MEMBER ALERT!     In October, published an article entitled, “EEOC To Managers: Zip It!”  It was about various laws that prohibit managers from discussing publicly what they know about an employee’s medical or mental disability.  We made the point that a comment is public if made to anyone (or a group) without a legitimate need to know, or where it can be overheard by folks without a need to know. We reprint that article below, but precede it with the latest case in this line of law.

This new case (Price v. U.S. Postal Service, Appeal No. 0120090342 (9/29/11)) began when the employee, Danny Price, was outside smoking a cigarette with a group of three coworkers.  His supervisor approached him and publicly scolded him for smoking while having heart disease.  The supervisor also asked if Price’s doctor knew that he smoked.  Until that moment, none of his co-workers knew about his heart disease.  Price had recently requested a reasonable accommodation for his heart disease that prevented him from mowing the lawn at the facility.

In 2008, EEOC found that disclosure of Prince’s medical information in front of other vioalted the Rehabilitation Act and recently it settled the question of whether the employee should be compensated for this disclosure. Its new decision began with a reminder that employees victimized by a disclosure may be compensated for past and future pecuniary losses (i.e.. out-of-pocket expenses) and non-pecuniary losses (e.g., pain and suffering, mental anguish) as part of this “make whole” relief, up to $300,000 per incident.

It then reminded this employer that evidence from a health care provider or other expert is not required to prove one is entitled to damages for emotional harm, but that “statements from others including family members, friends, health care providers, other counselors (including clergy) could address the outward manifestations or physical consequences of emotional distress, including sleeplessness, anxiety, stress, depression, marital strain, humiliation, emotional distress, loss of self-esteem, excessive fatigue, or a nervous breakdown Based on the evidence Price submitted EEOC gave him $2,000 and ordered the agency to consider disciplining the supervisor.

So, once again, managers are reminded to “Zip it” when it comes to information about an employee’s medical or mental disabilities.  If you or a friend has suffered from similar treatment, contact your local union.  It can not only represent you before EEOC, but in most cases bypass EEOC by filing a grievance and going to arbitration.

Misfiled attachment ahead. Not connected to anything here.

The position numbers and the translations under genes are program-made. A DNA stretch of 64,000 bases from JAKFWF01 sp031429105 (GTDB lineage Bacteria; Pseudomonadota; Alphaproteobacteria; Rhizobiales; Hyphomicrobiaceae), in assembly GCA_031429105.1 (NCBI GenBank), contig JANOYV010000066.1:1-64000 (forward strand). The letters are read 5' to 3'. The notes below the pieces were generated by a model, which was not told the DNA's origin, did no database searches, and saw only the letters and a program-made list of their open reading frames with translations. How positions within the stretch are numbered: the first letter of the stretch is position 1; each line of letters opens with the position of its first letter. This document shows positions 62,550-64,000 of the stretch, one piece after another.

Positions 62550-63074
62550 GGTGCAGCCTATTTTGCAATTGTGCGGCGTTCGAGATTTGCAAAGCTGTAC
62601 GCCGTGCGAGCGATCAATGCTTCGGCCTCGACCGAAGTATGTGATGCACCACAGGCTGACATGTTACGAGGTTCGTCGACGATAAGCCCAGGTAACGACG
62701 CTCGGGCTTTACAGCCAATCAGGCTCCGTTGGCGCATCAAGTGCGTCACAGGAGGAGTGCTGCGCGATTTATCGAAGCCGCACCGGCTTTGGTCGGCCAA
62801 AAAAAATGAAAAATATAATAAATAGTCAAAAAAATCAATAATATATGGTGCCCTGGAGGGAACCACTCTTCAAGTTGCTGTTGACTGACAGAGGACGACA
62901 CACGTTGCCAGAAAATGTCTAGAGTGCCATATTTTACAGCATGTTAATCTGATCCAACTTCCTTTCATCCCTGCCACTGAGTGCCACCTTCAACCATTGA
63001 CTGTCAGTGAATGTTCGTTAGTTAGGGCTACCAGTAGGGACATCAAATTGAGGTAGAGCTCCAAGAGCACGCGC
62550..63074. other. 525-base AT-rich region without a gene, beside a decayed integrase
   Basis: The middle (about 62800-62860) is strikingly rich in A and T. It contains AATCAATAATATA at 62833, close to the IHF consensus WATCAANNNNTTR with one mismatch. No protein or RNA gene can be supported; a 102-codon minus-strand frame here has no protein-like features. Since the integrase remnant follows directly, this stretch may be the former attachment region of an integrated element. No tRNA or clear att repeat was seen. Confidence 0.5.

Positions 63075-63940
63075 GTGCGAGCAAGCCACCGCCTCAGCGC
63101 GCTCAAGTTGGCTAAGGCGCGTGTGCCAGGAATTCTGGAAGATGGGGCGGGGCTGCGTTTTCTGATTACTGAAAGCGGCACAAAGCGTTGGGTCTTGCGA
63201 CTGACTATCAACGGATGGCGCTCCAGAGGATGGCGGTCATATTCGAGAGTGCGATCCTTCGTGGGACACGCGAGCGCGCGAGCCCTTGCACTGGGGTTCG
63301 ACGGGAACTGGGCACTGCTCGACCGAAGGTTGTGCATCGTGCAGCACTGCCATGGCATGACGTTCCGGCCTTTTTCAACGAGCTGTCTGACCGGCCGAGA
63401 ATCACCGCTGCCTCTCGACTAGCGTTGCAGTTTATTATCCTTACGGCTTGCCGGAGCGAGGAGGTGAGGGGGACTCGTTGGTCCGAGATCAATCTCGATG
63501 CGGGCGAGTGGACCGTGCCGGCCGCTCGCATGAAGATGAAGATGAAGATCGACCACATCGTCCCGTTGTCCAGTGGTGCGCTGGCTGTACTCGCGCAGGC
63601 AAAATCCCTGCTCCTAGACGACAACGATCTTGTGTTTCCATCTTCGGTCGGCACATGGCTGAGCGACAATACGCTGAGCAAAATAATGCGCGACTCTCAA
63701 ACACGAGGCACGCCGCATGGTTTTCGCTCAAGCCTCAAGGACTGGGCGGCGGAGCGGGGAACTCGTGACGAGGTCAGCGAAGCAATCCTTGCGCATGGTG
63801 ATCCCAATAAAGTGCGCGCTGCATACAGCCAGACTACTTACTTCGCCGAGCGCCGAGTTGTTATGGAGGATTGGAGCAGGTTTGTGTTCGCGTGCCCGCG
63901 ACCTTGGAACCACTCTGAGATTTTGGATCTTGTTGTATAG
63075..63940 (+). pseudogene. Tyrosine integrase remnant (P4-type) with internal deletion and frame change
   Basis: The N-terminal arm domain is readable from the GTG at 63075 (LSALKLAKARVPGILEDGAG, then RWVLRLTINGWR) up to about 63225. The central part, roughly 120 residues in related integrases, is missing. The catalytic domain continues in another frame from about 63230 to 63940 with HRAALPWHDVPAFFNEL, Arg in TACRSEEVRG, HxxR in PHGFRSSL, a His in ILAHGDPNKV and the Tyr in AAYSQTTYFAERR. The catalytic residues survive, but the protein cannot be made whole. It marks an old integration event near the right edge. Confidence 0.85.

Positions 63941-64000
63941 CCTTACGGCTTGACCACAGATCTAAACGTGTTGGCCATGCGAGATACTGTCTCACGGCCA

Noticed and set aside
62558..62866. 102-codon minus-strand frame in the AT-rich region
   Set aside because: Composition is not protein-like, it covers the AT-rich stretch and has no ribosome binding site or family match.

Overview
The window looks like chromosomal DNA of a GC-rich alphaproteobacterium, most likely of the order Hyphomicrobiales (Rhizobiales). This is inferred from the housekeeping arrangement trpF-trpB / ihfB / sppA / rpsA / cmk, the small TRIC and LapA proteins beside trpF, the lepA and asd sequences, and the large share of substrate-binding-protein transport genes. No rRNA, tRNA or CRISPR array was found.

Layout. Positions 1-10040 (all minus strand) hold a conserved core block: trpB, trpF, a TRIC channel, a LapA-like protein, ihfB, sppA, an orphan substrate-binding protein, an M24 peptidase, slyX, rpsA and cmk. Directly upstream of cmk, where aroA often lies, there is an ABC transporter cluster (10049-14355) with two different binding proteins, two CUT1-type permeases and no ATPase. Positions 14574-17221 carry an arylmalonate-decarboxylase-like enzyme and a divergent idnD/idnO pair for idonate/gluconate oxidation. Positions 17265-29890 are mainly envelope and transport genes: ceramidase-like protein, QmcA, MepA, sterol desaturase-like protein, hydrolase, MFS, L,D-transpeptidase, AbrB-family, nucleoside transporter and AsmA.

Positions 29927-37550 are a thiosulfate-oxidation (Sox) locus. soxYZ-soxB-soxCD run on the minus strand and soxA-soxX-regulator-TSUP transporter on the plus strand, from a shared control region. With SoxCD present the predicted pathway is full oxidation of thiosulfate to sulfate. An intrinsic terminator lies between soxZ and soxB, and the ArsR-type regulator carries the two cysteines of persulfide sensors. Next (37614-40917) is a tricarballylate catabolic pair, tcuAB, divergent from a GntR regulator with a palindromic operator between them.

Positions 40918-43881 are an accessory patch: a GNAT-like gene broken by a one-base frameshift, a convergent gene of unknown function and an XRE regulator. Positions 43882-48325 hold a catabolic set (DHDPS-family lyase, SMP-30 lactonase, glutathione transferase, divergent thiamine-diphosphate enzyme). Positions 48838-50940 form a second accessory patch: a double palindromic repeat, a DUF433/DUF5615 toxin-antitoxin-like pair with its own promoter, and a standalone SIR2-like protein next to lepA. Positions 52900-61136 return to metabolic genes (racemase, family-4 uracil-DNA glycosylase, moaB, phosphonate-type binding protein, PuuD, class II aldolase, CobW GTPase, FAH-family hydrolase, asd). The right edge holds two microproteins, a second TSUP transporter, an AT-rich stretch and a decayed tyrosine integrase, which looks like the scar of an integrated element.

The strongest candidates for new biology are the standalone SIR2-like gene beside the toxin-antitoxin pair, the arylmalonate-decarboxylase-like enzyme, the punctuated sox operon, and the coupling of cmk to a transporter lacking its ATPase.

(Pass this article on to anyone who think might find it helpful.)

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Reprinted From 10/05/11:  EEOC TO MANAGERS: “ZIP IT!”

Loose lips not only sink ships, but they also violate employee rights. EEOC issued two decisions recently where it could not have made it clearer that managers are not to talk about employee EEO complaints. In Cattero v. U.S. Postal Service (EEOC OFO 08/12/11) EEOC caught a manager talking to an employee’s co-workers about a discrimination complaint the employee had filed. EEOC said that when managers talk about employee complaints with those who have no need to know that is reasonably likely to deter employees from filing their own complaints—and that violates the law.

In Cruz v. U.S. Postal Service (EEOC OFO 07/21/11) the manager disclosed to one employee information she had obtained by reading another employee’s confidential medical information. More specifically, the supervisor revealed that the employee was being treated by a psychiatrist and was diagnosed with a nervous condition. From the facts, it could be argued that the supervisor was trying to warn the employee not to provoke the employee with the diagnosed condition because for a potential for violence. However, EEOC reminded the supervisor that only those employees with a tangible “need to know” may be given this information. That’s the rule whether the manager is sharing it with bargaining unit employees or even other management officials. Unless they have a verifiable need to know, they cannot be given the information.

In both cases EEOC remanded the cases for a determination of how much of a compensatory damage award should be paid to the employee.

“Zip it!” is a good rule for managers to follow whenever an employee files any kind complaint or grievance. EEO, Workers Compensation, ULP, contract grievance, etc. So, when one employee asks why he is being reassigned some additional cases, the incorrect answer would be to tell the employee that another employee filed a ULP that forced the manager to redistribute the work. The correct answer would be that management has made a decision that it needs to be redistributed.


About AdminUN

FEDSMILL staff has over 40 years of federal sector labor relations experience on the union as well as management side of the table and even some time as a neutral.
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